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Strategy

Feedback from global consultations improves governance and anticorruption strategy

The World Bank Group has consulted with a wide range of stakeholders on its strategy paper, Strengthening Bank Group Engagement in Governance and Anticorruption.  Between November 10, 2006 and January 26, 2007, the Bank held consultations on the strategy with representatives of governments, donors, civil society, parliaments, private sector, academia and other stakeholders. Consultations were held in 37 developing countries and 12 donor countries, and there were several consultations with global audiences.  Further feedback came through the online forum set up to gather views. An estimated 3,200 individuals participated in the consultations worldwide.

The consultations affirmed that the Bank’s main purpose in governance and anticorruption work is to strengthen the ability of developing countries to fight poverty. There was surprising consensus around a number of issues in the strategy, and the consultations also identified areas that could be further refined or strengthened in the paper.  Among the key messages:

1. The Bank should strive to stay engaged, even in poorly governed countries.  The clear message was: “Don’t let the poor pay twice.”  The issue for the Bank is not whether to engage, but how.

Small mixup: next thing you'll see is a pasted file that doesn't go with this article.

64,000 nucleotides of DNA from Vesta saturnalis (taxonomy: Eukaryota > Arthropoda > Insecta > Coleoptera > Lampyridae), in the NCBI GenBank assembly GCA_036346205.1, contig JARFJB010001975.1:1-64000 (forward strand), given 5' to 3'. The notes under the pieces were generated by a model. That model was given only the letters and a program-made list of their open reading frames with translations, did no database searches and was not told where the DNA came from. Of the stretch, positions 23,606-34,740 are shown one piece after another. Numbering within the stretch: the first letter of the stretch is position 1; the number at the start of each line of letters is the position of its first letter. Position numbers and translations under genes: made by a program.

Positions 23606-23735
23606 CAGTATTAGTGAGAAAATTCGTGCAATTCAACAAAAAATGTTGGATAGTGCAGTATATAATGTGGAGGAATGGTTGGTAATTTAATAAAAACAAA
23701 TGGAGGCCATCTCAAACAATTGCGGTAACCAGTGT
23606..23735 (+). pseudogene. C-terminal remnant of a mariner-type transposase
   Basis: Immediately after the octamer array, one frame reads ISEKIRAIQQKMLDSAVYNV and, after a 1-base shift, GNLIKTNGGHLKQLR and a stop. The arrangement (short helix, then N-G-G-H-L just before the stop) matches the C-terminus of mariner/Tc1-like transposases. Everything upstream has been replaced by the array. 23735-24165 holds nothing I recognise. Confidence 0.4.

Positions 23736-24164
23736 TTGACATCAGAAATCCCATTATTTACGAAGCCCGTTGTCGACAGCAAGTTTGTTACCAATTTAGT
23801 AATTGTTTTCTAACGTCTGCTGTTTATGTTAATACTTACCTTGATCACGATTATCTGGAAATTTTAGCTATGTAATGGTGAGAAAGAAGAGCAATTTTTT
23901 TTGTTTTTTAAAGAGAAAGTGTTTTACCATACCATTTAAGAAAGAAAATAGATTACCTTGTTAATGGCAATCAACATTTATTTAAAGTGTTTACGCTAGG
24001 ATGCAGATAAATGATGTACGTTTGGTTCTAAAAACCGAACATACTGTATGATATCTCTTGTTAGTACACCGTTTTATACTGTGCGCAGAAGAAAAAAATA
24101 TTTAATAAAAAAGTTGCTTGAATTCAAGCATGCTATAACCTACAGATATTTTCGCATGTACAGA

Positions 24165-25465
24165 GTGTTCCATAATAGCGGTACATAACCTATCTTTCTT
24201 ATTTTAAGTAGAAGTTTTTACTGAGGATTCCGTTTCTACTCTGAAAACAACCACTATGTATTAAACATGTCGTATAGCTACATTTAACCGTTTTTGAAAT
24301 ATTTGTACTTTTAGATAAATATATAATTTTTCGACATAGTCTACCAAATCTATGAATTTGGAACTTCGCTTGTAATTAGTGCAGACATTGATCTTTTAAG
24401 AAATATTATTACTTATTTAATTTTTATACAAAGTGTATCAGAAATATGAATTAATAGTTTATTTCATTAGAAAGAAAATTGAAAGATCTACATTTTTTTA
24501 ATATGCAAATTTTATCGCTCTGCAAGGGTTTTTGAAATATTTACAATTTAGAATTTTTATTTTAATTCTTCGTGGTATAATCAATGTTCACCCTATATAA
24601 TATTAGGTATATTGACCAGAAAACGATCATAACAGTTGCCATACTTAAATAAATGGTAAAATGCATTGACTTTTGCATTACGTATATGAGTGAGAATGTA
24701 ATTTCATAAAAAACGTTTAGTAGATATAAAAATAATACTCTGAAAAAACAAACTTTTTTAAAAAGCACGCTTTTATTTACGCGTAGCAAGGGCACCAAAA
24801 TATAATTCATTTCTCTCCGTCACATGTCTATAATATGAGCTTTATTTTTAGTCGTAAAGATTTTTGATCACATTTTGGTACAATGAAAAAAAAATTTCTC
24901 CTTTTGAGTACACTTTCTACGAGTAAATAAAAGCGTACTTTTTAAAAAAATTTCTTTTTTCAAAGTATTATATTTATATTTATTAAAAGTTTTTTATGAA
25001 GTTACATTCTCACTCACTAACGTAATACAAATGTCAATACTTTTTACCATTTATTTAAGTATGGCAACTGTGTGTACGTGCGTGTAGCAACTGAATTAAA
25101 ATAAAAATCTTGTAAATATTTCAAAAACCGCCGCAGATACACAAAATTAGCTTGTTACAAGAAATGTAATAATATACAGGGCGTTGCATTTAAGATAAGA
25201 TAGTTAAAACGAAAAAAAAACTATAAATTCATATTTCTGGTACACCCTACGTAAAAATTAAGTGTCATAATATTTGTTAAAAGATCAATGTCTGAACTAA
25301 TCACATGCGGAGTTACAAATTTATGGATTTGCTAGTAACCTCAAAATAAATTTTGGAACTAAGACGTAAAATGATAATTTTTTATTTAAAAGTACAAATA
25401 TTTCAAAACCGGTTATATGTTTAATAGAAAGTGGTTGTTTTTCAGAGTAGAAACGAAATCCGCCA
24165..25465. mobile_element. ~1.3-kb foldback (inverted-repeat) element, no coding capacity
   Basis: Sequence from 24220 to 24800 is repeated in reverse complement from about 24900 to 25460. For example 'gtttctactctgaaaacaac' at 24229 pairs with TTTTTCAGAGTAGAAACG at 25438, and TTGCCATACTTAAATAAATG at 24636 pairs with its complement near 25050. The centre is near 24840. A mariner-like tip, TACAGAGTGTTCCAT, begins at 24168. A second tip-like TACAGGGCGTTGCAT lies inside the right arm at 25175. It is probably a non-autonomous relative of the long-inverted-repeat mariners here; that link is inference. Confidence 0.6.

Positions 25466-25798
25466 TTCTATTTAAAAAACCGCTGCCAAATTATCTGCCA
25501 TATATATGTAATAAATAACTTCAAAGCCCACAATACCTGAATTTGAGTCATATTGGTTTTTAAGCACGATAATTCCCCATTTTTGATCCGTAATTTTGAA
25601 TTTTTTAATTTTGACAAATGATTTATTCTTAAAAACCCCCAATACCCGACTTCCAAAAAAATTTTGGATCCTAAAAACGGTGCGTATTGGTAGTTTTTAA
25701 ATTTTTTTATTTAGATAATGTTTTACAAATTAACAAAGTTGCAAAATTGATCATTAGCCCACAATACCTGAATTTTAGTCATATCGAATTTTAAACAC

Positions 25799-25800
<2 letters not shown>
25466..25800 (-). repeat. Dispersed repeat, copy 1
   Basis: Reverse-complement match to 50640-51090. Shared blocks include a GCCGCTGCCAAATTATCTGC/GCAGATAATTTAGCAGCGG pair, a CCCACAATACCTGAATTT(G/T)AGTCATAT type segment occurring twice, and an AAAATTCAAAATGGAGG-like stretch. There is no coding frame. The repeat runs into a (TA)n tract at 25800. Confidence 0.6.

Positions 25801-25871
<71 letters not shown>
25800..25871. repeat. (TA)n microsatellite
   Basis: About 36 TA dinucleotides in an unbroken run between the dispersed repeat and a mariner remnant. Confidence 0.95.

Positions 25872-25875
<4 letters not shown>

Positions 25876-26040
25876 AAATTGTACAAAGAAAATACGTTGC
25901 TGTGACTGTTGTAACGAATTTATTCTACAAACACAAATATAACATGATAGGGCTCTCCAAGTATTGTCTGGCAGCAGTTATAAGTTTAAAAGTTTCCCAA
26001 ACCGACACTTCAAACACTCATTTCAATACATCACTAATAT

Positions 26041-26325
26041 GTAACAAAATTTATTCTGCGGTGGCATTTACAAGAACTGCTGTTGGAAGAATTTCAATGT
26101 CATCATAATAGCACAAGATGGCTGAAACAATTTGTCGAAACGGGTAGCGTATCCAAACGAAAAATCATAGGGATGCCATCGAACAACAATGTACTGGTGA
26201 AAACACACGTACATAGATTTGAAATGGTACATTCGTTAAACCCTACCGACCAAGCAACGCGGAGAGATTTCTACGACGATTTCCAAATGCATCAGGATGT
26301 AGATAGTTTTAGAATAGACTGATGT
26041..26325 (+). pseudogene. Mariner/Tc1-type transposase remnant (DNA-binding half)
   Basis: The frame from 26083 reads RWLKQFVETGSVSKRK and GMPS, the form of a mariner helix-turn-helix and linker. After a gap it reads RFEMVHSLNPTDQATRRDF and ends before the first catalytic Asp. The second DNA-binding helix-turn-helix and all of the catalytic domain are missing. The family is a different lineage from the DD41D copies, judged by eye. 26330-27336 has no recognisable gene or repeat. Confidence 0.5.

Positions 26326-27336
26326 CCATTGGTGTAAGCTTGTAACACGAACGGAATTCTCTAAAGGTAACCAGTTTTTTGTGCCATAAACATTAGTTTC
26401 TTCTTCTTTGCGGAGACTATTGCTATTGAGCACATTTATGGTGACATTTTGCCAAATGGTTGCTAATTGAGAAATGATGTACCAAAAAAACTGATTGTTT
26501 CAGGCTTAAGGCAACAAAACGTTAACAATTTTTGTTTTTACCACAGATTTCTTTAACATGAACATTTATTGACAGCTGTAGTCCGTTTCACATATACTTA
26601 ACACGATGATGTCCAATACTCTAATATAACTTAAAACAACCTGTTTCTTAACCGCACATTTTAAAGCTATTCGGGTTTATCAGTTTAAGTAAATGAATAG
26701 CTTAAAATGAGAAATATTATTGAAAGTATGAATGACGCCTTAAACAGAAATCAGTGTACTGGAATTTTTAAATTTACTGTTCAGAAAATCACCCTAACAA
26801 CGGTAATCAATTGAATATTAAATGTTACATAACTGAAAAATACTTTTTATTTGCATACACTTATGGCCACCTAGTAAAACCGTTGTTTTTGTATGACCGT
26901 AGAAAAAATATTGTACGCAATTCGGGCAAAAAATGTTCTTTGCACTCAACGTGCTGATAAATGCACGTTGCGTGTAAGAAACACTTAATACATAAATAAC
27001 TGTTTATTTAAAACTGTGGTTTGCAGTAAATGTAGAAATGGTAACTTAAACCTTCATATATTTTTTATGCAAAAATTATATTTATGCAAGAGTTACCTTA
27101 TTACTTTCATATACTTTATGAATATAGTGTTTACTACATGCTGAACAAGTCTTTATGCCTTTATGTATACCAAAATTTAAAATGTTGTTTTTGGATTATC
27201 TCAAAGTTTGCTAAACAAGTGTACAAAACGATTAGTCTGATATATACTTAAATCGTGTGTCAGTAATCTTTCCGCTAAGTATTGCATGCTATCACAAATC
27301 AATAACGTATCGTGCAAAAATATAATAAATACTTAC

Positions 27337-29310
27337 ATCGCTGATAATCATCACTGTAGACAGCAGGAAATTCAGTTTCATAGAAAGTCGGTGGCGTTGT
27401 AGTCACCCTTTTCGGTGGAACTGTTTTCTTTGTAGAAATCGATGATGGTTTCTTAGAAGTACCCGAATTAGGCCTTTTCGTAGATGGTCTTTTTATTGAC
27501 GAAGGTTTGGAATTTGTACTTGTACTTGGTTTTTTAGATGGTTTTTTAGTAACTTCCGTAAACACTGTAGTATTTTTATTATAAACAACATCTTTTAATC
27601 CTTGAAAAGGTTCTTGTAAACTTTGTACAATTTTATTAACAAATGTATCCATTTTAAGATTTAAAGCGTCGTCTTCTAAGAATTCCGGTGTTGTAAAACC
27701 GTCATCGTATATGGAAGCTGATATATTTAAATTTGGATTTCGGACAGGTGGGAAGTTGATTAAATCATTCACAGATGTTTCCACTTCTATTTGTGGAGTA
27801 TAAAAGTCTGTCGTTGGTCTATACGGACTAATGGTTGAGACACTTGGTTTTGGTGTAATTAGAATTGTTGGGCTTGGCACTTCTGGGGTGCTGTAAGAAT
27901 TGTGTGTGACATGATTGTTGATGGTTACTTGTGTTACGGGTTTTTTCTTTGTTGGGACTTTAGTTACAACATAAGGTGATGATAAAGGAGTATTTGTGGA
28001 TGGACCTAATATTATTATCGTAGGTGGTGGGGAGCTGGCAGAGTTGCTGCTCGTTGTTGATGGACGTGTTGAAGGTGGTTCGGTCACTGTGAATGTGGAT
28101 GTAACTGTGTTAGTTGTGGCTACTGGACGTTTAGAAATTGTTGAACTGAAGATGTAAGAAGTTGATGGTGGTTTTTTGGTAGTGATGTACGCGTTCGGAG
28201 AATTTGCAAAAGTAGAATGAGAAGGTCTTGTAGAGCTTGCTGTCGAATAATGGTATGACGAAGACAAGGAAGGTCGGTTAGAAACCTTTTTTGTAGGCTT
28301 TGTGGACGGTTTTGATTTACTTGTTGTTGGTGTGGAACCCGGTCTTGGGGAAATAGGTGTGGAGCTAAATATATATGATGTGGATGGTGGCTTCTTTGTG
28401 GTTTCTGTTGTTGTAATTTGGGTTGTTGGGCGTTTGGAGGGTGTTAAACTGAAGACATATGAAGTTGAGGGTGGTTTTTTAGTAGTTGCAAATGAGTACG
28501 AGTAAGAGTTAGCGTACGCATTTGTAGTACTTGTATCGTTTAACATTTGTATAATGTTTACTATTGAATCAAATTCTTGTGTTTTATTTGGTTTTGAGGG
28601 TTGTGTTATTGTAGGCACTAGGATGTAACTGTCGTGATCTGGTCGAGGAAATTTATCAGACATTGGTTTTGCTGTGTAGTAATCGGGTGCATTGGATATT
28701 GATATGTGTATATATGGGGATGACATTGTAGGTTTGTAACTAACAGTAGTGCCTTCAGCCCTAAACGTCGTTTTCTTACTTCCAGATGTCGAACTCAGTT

2. Engage more with private sector, civil society, media, and parliamentarians.  The Bank should scale up what it is already doing with many of these key groups in efforts to promote good governance.  The private sector said the Bank should do more to help the private sector combat corruption, and sent the strong message: “integrity is good for business”.

3. The Bank should work to strengthen, rather than bypass, country systems.  Stakeholders urged the Bank to focus more on strengthening country systems through methods such as procurement and monitoring, as the long-run solution to reducing risk of fraud and corruption in Bank-financed operations.  At the same time, the consultations also called for the Bank to increase emphasis on disclosure, participation and third-party monitoring in its operations.
 
4. Governance monitoring should be linked to governance reform.  It is important to have clear and transparent standards to define and measure government commitment to governance and anticorruption, and to monitor progress. This will enable the Bank to be consistent in its assessments and decision-making.

5. Coordination and harmonization with other development partners is essential.  The Bank should not act alone.  This is especially necessary in higher-risk settings, to strengthen collective efforts and to avoid mixed signals.

Bank Management has reviewed the findings from the written submissions and the consultation reports.  A revised strategy paper, taking into account the main findings from the consultations, was unanimously endorsed by the Bank's Board of Executive Directors on March 20, 2007. The strategy was presented as a Background Paper during the April 2007 World Bank-IMF Spring Meetings in Washington, DC.




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